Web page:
Two and a Half Men and the rise and fall of the mean sitcom.

Arts, entertainment, and more.
March 28 2011 7:04 AM

Play Nice

The rise—and fall?—of the mean sitcom.

Still from Modern Family. Click image to expand.
Modern Family

In the days after Charlie Sheen's spectacular implosion, CBS kept saying that his hit series, Two and a Half Men, would soldier on. But that's seeming less and less likely. For one thing, it's hard to imagine the show without Sheen. Few actors can match his smugness, his snarl, his blanket disdain for fellow human beings.

If Two and a Half Men does die, let's hope a TV trend goes with it: the half-hour of meanness. That's Two and a Half Men in a nutshell: a family show in which the central family value is contempt. Charlie Harper (Sheen), a rich, oversexed jingle writer, bankrolls his broke younger brother Alan (Jon Cryer) while constantly putting him down. Alan swipes back lamely. Alan's son calls his father a loser and his uncle a lush. Occasionally, Charlie and Alan's mother drops by and hurls insults at all two and a half of them.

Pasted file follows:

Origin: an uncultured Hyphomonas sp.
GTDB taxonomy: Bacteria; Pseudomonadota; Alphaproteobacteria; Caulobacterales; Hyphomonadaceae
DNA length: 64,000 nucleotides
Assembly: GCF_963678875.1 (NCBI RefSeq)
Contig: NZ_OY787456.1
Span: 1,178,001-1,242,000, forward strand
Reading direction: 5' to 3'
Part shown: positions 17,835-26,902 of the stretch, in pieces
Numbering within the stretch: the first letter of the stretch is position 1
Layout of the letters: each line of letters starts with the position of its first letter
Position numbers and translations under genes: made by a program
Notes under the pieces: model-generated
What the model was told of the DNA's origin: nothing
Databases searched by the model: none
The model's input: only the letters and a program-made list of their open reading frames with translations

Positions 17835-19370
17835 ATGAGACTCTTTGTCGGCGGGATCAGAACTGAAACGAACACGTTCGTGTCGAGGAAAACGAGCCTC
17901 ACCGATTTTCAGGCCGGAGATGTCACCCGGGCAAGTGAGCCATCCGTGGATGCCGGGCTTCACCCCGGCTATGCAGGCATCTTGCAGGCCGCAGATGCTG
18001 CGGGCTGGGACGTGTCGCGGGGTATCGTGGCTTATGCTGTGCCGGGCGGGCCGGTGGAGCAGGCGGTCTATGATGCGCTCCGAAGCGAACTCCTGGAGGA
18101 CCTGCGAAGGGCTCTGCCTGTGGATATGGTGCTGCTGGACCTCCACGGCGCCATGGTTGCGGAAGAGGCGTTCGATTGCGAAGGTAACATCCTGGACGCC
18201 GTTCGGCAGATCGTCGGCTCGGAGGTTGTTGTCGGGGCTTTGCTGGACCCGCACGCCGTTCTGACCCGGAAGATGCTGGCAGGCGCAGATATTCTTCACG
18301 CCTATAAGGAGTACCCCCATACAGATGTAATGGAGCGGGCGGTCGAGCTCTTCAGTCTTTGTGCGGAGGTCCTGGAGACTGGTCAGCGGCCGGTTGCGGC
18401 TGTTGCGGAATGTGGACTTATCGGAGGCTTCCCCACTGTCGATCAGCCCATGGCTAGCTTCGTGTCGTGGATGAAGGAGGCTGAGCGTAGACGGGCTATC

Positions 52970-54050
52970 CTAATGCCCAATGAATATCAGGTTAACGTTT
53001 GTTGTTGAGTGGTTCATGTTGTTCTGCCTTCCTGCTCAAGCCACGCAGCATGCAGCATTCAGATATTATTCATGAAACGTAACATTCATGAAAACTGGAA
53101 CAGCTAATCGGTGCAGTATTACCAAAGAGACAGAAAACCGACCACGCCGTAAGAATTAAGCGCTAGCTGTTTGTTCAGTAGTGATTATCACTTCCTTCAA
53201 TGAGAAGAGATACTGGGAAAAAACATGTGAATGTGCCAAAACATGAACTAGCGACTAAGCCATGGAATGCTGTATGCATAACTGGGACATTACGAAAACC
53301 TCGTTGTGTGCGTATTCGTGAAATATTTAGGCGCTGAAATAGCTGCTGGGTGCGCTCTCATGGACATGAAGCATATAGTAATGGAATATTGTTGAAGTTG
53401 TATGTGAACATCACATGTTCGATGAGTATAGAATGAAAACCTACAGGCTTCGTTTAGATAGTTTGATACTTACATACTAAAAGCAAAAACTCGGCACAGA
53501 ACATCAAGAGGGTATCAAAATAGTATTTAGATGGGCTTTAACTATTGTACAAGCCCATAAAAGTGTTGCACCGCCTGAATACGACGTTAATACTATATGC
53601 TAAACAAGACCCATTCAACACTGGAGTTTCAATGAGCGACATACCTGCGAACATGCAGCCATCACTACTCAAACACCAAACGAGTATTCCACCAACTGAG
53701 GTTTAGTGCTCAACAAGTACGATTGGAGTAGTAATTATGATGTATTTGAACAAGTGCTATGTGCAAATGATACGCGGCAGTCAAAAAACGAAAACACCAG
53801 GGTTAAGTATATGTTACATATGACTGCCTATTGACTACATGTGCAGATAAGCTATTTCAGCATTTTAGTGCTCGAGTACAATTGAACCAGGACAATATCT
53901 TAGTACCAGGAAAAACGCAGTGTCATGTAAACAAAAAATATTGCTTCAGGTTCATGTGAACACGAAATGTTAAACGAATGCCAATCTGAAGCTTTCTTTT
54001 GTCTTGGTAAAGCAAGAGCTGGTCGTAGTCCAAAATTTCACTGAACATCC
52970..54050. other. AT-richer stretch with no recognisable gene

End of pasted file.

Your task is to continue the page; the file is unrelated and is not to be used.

Clearly, people like this sort of thing. For most of its eight seasons, Two and a Half Men has been the nation's top-rated comedy, and if Sheen hadn't self-destructed, there would have been no reason to change the formula.

But Two and a Half Men finds its future uncertain at a time when Americans finally seem to have maxed out on bullying (states are passing laws to stop it), on cruel awards-show hosts (Ricky Gervais is done emceeing the Golden Globes) and even on some of the most extreme political chatter (Glenn Beck's ratings are down on Fox). Perhaps it's little surprise that viewers are also embracing a new trend in TV comedy: the sitcom about people who are nice to each other.

That's what Christopher Lloyd and his producing partner, Steven Levitan, were aiming for when they developed the ABC hit Modern Family. The show, which premiered in 2009, won last year's Emmy for best comedy. Episodes routinely end with a sweet voice-over or a heartwarming moment. "We didn't want to be cynical, we didn't want to be snarky." Lloyd told me. "[A] word that we used a lot was nourishing."